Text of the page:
Santa's first born daughter, Rudolfa, is secretly selling pieces of the North Pole, and eventually take over where she attempts to ruin Christmas, and replace Santa's workshop with a brand ... See full summary »
When Lucy Cullins, a successful but cranky producer at a home shopping network, hires an actor named Nick to play Santa Claus on the network she gets more than she bargained for. Nick ... See full summary »
Brian Stokes Mitchell
A developmentally challenged young man with a penchant for caring for animals in need sets out to convince his family - and their whole rural community - to participate in a local shelter's... See full summary »
Sara Vancamp ('Eva LaRue') is a busy mom with no Christmas spirit. Christine (Summer Glau), an elf from Santa's village who wonders if there could be more to life than making toys in the ... See full summary »
MARTHA EVANS has been abandoned by her ne'er-do-well husband, who took all their cash and left her homeless and virtually destitute with her two daughters and stepson. Martha leaves town in... See full summary »
For Kathy Ireland devotees, Christmas freaks, and royalists.
You've heard of "King Midas In Reverse"? Kathy Ireland is Orson Welles in reverse - meaning to say the swimsuit model-cum-actress-cum-designer-cum-Christian's never done a movie as BAD as her debut ("Alien From L.A."). "Once Upon A Christmas" continues this tradition, though not alas for lack of trying.
This TV movie is based on the premise that Santa Claus has become disillusioned with his day job, what with so many naughty people in the world and anti-Kringle websites ("Jingle bells, Santa smells..."); but his good-hearted daughter Kristin (Kathy, but who else?) still feels there's a chance for December 25, so she agrees to try and change the mind of the Morgans, with the future of Yuletide at stake. But the father (John Dye) is business-minded, his children are avaricious and intent on getting rid of every potential substitute mum, and their uncle (Wayne Thomas Yorke, in the movie's best performance) is hardly the ideal guardian. Plus our heroine's sister is little more than the Grinch in human form...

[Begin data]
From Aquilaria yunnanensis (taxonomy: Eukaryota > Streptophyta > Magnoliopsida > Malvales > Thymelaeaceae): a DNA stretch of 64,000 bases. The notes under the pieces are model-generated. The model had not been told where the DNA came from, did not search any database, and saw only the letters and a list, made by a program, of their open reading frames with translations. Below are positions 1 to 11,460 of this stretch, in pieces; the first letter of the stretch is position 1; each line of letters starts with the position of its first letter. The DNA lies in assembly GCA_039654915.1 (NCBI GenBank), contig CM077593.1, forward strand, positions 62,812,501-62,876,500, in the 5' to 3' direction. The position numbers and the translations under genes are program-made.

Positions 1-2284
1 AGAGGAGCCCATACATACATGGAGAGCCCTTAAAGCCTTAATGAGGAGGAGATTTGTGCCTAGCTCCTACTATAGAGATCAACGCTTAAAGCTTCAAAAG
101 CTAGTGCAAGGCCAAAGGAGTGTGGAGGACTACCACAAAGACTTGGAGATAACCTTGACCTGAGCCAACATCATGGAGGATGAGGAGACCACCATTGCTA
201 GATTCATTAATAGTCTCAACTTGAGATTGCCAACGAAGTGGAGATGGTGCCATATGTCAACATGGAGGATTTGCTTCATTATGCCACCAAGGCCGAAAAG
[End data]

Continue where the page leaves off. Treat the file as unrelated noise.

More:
All of which could, in better hands, have proven to be a decent little seasonal movie; it certainly has good intentions on its side, and isn't too shameless in its pitch for the "Touched By An Angel" audience (I knew John Dye had been on it, and I bet myself that Kathy had also been alongside Roma Downey at one point. I was right). But better writing and directing (Steven H. Berman and Tibor Takacs respectively) would have helped, with the amusing earlier scenes at the North Pole wiped out by the poorly handled climax; decent special effects - Kathy's sleigh ride makes "Superboy" look good - and child actors who can actually act wouldn't have gone amiss either. For a movie that's supposed to be about restoring the Christmas spirit, this is fairly low on spirit itself; it's never really as heartwarming as it should be, and depressingly short on humour as well (the villain gets surprisingly little time, with the emphasis on the family).
Kathy Ireland is, however, endearing (as well as looking a treat throughout
as the credits point out, "Special Thanks to The Kathy Ireland Signature
Collection"), and the movie is more bearable than "Ernest Saves Christmas" or the "Miracle on 34th Street" remake. It would be nice to think that the sequel ("Twice Upon A Christmas") is an improvement, but I'm not holding my breath. (For those wondering why this is good for royalists, a certain Edward Wessex is one of the executive producers. Well, he has to do something...)
3 of 8 people found this review helpful.
Was this review helpful to you?